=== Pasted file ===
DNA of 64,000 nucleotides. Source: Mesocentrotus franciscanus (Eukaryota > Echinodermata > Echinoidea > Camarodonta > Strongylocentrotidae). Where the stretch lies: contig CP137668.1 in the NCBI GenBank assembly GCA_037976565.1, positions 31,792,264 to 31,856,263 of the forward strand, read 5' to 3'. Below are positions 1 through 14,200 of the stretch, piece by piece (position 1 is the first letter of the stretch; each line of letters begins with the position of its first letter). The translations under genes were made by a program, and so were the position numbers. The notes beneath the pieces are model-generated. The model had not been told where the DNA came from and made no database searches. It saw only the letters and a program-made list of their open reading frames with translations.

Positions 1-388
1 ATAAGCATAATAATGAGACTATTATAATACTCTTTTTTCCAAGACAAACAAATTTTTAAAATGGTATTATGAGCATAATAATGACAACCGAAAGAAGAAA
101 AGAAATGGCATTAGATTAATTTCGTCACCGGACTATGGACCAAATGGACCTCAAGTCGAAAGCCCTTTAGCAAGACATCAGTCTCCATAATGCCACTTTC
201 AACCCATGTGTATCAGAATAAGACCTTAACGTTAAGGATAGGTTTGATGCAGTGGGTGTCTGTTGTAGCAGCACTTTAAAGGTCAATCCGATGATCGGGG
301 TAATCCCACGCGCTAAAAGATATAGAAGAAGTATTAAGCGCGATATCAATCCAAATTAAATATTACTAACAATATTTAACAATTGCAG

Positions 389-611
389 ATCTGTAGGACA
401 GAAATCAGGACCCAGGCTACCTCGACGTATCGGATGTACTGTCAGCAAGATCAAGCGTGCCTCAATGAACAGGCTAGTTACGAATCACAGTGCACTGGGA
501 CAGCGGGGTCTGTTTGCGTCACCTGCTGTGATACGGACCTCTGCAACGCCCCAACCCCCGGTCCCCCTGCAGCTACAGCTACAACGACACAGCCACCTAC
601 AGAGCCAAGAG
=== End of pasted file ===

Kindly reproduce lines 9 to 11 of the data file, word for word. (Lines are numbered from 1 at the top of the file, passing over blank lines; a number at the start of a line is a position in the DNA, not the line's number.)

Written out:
401 GAAATCAGGACCCAGGCTACCTCGACGTATCGGATGTACTGTCAGCAAGATCAAGCGTGCCTCAATGAACAGGCTAGTTACGAATCACAGTGCACTGGGA
501 CAGCGGGGTCTGTTTGCGTCACCTGCTGTGATACGGACCTCTGCAACGCCCCAACCCCCGGTCCCCCTGCAGCTACAGCTACAACGACACAGCCACCTAC
601 AGAGCCAAGAG